AROUND THE GARAGE
As Talladega afternoons go, last year's was downright peaceful for the inaugural visit from the Craftsman Truck Series.
Not until the second-to-last turn of the last lap did a multitruck accident bring a caution flag, allowing Mark Martin to coast across the finish line as the winner. More trucks bowed out early from the 94-lap race due to engine problems than the patented "big ones" common to the 2.66-mile high-banked superspeedway.
BODINE MAY STAY FOR 2008
Defending series champion Todd Bodine may not be going to the Nationwide Series next year, as previously announced last month by Germain Racing.
Germain planned on expanding to three teams with Bodine trading his No. 30 Toyota Tundra for a Camry, but those plans could change if the newly named Nationwide circuit runs a COT-type car in 2009, as rumored.
"We don't want to waste our money building a bunch of cars that we can't use in a year. They're going to be junk," Bodine said. "We don't have to be in [Nationwide]. If we stay in trucks another year, that's fine."
Then, when the time comes to make a move, Germain may just go to the top of the NASCAR ladder.
"We want to grow the business, that would be the [Nationwide] series at this time," Bodine said. "But being that it's COT cars, we might just skip that and go straight to Cup if we get the funding."
WALLACE RUNNING THIRD GERMAIN TRUCK
Mike Wallace drove the first lap of the season opener at Daytona, crashed and thought he was probably done with trucks for the year, having a full Busch schedule to run.
But his prowess on superspeedways makes him an attractive one-off candidate, so Germain Racing hired Wallace to drive its third Toyota Tundra at Talladega.
"It's a weekend off from my regular schedule in the Busch Series, but I'm not calling this a vacation. We're going to Talladega with the intention of winning," said Wallace, a four-time winner in Busch and Craftsman Truck, including one win at Daytona in each series.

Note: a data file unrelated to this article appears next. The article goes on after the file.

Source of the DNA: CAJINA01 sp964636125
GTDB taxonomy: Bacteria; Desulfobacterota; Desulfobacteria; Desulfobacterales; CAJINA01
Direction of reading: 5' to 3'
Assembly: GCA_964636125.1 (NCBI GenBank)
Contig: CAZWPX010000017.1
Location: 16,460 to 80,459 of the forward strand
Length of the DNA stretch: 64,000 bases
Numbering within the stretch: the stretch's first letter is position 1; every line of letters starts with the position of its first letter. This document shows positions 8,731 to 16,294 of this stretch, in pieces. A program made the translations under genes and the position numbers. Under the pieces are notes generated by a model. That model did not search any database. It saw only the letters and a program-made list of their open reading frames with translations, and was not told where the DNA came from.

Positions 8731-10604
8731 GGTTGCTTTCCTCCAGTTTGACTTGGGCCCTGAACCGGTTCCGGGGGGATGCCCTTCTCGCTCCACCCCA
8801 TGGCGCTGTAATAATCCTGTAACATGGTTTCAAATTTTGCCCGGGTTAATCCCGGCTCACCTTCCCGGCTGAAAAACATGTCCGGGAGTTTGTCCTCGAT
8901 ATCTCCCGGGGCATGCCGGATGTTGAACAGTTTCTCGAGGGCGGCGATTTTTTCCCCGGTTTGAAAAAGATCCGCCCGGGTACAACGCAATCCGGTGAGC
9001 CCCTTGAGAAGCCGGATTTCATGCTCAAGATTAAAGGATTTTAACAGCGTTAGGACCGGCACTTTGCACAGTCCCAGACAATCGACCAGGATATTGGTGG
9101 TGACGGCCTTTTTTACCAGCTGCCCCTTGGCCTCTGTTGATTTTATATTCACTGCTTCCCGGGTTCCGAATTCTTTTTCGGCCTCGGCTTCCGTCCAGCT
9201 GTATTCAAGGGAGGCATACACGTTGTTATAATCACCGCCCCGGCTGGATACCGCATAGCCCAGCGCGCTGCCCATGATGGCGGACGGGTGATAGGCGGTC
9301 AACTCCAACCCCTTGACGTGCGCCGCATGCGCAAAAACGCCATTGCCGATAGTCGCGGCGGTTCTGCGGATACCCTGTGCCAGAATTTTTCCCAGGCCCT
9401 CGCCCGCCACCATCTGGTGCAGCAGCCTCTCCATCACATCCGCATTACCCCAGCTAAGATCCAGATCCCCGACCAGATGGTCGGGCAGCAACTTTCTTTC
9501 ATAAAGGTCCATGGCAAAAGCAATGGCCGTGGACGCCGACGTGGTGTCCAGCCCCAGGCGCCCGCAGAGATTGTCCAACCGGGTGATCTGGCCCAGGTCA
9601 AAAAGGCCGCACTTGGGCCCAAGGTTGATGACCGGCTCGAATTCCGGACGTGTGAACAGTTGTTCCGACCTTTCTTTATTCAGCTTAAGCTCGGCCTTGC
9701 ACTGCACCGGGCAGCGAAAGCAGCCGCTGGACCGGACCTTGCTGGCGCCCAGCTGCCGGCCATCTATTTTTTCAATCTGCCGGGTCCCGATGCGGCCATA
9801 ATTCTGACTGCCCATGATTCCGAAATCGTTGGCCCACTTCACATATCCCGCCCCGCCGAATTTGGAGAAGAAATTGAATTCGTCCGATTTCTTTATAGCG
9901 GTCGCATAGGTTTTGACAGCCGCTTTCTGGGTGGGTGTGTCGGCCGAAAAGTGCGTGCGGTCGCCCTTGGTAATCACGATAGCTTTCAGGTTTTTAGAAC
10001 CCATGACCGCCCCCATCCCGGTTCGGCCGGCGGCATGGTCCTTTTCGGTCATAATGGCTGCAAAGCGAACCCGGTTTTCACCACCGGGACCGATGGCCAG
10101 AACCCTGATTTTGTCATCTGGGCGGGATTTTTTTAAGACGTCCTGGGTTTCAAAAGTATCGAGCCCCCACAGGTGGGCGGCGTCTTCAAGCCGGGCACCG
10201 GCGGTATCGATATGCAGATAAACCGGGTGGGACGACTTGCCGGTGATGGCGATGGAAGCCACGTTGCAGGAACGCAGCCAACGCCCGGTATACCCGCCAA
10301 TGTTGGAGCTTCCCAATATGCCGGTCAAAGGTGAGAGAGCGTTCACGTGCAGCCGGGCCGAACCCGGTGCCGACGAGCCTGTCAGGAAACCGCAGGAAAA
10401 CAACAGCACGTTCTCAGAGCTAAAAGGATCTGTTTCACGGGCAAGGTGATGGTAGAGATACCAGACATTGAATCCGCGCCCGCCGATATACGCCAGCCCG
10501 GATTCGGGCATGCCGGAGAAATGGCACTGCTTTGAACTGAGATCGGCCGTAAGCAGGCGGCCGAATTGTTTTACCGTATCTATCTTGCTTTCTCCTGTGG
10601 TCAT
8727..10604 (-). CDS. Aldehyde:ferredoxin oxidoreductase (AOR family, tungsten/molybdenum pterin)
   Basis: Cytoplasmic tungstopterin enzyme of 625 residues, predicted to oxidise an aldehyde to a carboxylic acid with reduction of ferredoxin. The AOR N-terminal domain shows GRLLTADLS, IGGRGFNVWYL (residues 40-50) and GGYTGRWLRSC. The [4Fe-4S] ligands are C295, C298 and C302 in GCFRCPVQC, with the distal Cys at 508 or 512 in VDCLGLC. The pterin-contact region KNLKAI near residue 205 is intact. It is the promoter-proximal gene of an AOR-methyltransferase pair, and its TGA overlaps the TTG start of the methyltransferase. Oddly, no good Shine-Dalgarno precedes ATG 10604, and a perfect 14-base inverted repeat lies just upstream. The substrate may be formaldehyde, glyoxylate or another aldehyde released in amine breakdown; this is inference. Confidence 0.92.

Wallace is reuniting with several men from his racing past. Mike Hillman Sr., Germain Racing's general manager, worked for the A.J. Foyt-owned team Wallace drove for in 2002. Wallace's best years in the truck series, 1999-2000, were with Ultra Motorsports, and one of its crewmen was Jason Overstreet, who will now serve as crew chief of Wallace's No. 03.
Wallace drove a Billy Ballew Motorsports truck last year at Talladega, finishing 26th after being involved in the race's last-lap crash.
"For some reason, I seem to have some extra knowledge of racing at the superspeedways," Wallace said. "Last year in the truck series debut at Talladega, with the track repaved and smooth, we had a blast."
Ken Schrader's Cup car is holding on to the precarious 35th and final exempt position in owner points, which is great news for Dennis Setzer in the truck series. The 17-time truck winner will drive Schrader's No. 18 Dodge for the second consecutive race at Talladega. "Schrader decided he wanted to concentrate on his Cup deal," said Setzer, who was seventh in the Bobby Hamilton Racing entry last time out at Las Vegas. Setzer said he will run the No. 18 at least two more times this season, at Texas and Homestead, Fla. Busch Series regular Jason Leffler will drive the Red Horse Racing No. 1 Toyota for five of the final six races starting at Talladega. David Green had previously piloted the No. 1, making seven starts following the suspension of Aaron Fike. Leffler last drove a truck in 2004 and has one win, in 2003. After Talladega, the series will have one more week off before finishing the year with five consecutive races, all at tracks hosting Chase for the Nextel Cup events.
Sure, it was a day of side-by-side racing and freight-train drafting, but in its debut event, the trucks and Talladega were fairly tame together.
Don't expect an encore performance Saturday.